The total prize pool for the Tour de France Women will be € 250,000, of which € 50,000 will go to the winner of the General Classification. A sensational amount, but as activist Kathryn Bertine noted, only a tenth of the men’s Tour de France total remains. This represents a whopping 2.3 million euros. Judging from the stages, the Tour de France Women has an average race length 1/3 that of its male counterpart.

I only got a B in math from the GCSE, but even I can say that 1/3 of 2.3 million euros is not 250,000 €. That’s around € 766,666. Admittedly, their stages will be shorter than those of the men, but are we billed per kilometer when the UCI has set the maximum distance for the Women’s World Tour at 160 km?

Live coverage is also a hotly debated topic in women’s cycling.

To take the example of Paris-Roubaix Femmes, while it was a monumental historic event, only 52 km of the race ended up being broadcast live compared to the full coverage of the 258 km (and start neutralized) that the men received. We didn’t even see Deignan’s winning move.

There is a four-year deal in place to broadcast uninterrupted live coverage of the Tour de France Women, but we still don’t know if that will be for all stages. But the deal between Discovery Sports and Eurovision Sport will provide broadcasts across Europe and runs until 2025.

Favorite of the women of the Tour de France 2022: Who will make history?

Now who are the challengers? Without a starting list, it is difficult to determine exactly. But we can guess pretty well that a certain Annemiek van Vleuten (Movistar) will be at the start.

Currently recovering from his end-of-race accident at Paris-Roubaix Femmes, Van Vleuten will be on the second of his two-year contract with Movistar when the Tour de France Femmes begins. She won the general classification of the Ladies Tour of Norway this year with a victory over the very first mountain peak on the third stage. She must be considered the favorite of the race.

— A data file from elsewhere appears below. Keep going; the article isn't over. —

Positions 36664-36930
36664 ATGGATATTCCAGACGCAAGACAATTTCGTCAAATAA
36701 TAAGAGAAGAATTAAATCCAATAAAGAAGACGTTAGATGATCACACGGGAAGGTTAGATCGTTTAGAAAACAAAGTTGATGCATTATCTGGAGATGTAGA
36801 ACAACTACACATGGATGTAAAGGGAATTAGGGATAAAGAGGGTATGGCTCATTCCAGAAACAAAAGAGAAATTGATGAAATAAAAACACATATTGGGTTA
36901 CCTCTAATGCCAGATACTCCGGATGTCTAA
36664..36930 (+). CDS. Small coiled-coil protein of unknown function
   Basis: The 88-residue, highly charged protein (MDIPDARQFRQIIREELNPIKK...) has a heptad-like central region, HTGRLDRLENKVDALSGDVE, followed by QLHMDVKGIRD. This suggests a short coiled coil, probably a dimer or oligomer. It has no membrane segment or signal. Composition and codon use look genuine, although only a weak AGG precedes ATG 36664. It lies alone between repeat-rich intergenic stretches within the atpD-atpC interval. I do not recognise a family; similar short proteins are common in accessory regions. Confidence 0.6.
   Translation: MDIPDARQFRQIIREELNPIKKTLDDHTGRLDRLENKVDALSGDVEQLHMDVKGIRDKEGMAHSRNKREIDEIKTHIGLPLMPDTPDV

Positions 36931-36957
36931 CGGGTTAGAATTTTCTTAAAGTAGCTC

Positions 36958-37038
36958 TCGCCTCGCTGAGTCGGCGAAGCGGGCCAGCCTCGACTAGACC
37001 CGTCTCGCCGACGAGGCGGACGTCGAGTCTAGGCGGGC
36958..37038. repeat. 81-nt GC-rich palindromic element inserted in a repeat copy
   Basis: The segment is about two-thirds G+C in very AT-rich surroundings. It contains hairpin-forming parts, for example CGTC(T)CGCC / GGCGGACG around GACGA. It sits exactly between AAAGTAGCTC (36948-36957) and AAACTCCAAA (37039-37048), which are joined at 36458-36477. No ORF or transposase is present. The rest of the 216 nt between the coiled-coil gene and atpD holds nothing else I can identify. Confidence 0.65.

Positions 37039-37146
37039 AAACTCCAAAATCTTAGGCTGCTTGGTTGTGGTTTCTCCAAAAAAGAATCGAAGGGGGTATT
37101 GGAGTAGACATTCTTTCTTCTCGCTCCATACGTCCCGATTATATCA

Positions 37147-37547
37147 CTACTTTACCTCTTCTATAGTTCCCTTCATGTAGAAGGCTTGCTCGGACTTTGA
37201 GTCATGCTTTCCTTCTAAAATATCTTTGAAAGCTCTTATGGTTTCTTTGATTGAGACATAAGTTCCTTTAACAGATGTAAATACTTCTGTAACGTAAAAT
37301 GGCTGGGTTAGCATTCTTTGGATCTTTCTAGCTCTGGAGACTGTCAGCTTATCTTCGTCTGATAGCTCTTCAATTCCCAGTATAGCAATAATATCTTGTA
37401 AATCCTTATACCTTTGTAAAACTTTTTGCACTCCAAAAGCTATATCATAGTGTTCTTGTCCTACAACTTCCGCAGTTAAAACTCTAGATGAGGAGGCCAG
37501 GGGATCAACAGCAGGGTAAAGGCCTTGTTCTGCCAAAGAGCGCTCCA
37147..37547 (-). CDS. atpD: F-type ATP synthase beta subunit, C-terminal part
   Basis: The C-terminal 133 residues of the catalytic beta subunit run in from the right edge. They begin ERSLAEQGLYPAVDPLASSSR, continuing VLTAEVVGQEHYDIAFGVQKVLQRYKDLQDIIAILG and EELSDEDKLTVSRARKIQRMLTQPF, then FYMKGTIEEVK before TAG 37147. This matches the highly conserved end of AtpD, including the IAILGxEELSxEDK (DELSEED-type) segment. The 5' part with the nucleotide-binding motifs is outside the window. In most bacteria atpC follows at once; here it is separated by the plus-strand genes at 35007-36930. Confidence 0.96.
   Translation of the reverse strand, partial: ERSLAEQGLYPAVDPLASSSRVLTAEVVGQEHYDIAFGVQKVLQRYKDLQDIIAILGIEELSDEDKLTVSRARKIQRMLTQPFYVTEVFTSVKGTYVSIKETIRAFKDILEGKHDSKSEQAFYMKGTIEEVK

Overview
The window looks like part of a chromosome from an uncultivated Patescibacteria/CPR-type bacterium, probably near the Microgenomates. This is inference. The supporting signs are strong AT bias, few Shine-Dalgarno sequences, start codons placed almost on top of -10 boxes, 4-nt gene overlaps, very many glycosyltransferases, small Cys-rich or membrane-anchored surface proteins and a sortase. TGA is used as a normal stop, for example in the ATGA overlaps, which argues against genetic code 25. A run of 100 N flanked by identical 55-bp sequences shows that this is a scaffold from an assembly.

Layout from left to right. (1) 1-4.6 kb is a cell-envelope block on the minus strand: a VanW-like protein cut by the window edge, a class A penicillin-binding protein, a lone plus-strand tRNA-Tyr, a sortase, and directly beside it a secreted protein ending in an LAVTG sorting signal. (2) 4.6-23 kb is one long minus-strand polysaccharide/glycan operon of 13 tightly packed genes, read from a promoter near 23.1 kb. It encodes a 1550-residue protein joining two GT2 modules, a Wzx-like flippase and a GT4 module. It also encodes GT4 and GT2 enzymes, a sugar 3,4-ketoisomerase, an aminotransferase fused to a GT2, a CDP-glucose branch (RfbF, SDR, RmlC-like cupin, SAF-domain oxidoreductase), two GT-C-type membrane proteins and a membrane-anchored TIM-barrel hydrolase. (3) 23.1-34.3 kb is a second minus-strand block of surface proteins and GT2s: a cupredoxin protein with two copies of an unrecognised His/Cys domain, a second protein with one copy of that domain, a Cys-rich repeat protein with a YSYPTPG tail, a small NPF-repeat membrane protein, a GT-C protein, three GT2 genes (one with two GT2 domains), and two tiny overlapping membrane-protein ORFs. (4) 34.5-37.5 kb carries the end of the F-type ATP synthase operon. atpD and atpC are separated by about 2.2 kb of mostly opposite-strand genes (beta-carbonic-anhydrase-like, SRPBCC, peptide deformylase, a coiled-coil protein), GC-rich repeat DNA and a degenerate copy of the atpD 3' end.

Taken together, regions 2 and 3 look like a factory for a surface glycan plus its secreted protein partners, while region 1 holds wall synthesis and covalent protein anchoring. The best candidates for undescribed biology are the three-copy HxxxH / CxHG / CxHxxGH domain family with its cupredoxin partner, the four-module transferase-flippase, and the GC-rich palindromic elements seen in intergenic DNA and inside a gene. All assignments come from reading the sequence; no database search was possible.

Behind her that day was Ashleigh Moolman-Pasio (SD Worx), crossing the finish line in second and finally finishing in that same position in the overall standings behind Van Vleuten – 39 seconds later. Moolman-Pasio also placed second overall behind her teammate, Anna van der Breggen, now retired, in the Giro d’Italia Donne in 10 stages, currently the longest stage race for women. The South African rider claimed victory at the top finish of the Monte Matajur category 1 on the queen stage after 10 years of trying for a stage victory in the race.

Of course, Demi Vollering, also from the SD Worx team, will also have her sights set on the Tour de France Women. The Dutchwoman won the last edition of The Sprint Race ahead of Cecilie Uttrup Ludwig (FDJ Nouvelle-Aquitaine Futuroscope) and Marianne Vos (Jumbo-Visma).

After finishing second in the Brabantse Pijl and the Amstel Gold Race, Vollering also won Liège-Bastogne-Liège with an imposing sprint that edged Van Vleuten and Elisa Longo Borghini. Vollering went on to dominate the Women’s Tour GC by over a minute after six stages in October, and it will be interesting, if not exciting, to see her performance in an eight-day race.

It goes without saying that Marianne Vos will be an imposing figure in the peloton for such a historic event. Vos, who finished second at Paris-Roubaix Femmes at Deignan and at the World Road Racing Championships at Elisa Balsamo (Valcar-Travel & Service) in October, has barely rested on his laurels with a recent victory in two rounds of the UCI Cyclo-Cross. World Cup.

She consolidated her status as “GOAT” at the Giro Donne this year, winning two stages and bringing her to a monumental total of 30 race victories. Who else does like her? She praised the varied route to the Tour de France Women while admitting that the inclusion of a time trial would ‘complete’ a stage race, but acknowledged the tension that a style of different step.

The race will start on July 24, 2022. For more information, be sure to check out our full guide to the Tour de France Women 2022 which we will keep updated as more details emerge.


Please enter your comment!
Please enter your name here